Convicted In U.S., Accused Hedge Fund Fraudster Goes Free In Austria

Apr 29 2009 | 2:02am ET

Michael Berger, the convicted hedge fund fraudster, has been released from prison in his native Austria two years after the former fugitive was captured.

Austrian prosecutors say they will be unable to file charges against Berger, who pleaded guilty to securities fraud charges in New York in 2000, before a June deadline. The prosecutors approved his release, and he was freed on Friday after surrendering his passport and promising to face charges if and when they are filed.

“He had been in detention for a very long time,” Gerhard Jarosch, a spokesman for the Austrian prosecutors’ office. “He was released on the basis of his pledge to face possible charges in court.”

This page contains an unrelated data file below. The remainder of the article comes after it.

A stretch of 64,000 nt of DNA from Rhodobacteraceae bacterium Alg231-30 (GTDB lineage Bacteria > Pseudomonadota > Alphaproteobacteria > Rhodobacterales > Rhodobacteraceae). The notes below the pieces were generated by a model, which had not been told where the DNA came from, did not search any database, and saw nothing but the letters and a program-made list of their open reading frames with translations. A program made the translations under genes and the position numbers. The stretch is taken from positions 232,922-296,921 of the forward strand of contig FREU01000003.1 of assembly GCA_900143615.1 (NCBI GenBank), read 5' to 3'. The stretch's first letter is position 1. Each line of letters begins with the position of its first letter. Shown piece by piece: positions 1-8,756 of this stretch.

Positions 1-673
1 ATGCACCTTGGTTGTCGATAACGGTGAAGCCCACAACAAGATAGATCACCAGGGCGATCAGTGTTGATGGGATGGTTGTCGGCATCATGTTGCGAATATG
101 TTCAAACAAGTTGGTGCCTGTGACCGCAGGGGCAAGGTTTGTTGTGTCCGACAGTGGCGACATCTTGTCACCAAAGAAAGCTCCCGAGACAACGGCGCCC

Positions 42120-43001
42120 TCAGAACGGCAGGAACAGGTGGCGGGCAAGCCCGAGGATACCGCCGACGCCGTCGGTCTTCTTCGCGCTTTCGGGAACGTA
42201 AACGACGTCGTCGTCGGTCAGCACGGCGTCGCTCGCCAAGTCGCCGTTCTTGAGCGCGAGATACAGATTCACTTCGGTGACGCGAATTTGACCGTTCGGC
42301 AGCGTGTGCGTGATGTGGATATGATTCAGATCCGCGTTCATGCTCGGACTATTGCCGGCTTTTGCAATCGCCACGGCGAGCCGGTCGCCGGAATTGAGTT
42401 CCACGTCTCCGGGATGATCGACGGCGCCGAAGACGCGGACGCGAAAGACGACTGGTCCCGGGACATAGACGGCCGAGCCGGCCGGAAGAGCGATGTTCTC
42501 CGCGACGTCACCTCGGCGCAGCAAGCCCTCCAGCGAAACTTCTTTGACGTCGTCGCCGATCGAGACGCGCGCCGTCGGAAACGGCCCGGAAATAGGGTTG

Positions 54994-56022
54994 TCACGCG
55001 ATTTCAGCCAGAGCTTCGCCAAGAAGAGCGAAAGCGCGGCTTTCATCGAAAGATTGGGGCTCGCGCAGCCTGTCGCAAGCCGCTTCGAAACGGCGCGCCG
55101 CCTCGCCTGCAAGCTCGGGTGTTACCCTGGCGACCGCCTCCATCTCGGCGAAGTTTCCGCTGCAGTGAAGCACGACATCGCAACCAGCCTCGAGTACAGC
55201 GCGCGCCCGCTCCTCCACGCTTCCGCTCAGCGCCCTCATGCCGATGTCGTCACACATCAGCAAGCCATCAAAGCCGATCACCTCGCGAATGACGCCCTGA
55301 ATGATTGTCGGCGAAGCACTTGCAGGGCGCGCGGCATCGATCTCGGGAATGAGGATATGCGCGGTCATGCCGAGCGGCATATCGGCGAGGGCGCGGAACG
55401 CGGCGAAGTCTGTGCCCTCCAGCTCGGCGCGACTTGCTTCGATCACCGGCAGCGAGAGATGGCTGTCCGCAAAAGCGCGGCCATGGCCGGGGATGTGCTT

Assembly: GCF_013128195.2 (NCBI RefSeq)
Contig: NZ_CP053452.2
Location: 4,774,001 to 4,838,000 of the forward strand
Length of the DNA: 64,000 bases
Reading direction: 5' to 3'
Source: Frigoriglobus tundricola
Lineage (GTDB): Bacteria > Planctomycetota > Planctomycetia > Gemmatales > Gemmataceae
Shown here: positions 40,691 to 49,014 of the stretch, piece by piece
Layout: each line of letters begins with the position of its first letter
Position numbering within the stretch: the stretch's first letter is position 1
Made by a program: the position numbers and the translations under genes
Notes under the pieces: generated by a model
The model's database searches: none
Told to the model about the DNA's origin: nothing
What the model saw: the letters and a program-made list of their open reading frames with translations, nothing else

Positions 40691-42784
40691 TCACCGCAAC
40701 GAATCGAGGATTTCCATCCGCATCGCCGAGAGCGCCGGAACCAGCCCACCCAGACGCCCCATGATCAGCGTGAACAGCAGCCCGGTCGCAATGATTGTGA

What that pledge is worth is certainly in question: Berger, who faced up to 10 years in prison and a $1.25 million fine in the U.S., fled in 2002. He spent the following five years keeping a low profile at his parents’ home in Austria, before he was arrested in 2007.

Berger pleaded guilty to overstating both the performance and asset level of his New York-based Manhattan Investment Fund. More than two-thirds of the $575 million he raised disappeared during the dot-com boom, which Berger bet against from 1996 to 1999. But he has since sought to withdraw the plea, claiming he was tricked into it and was mentally incompetent at the time. A motion to that affect was rejected by the U.S. courts.

Jarosch said Austrian authorities still hoped to bring charges against Berger, but would not predict when they might come.


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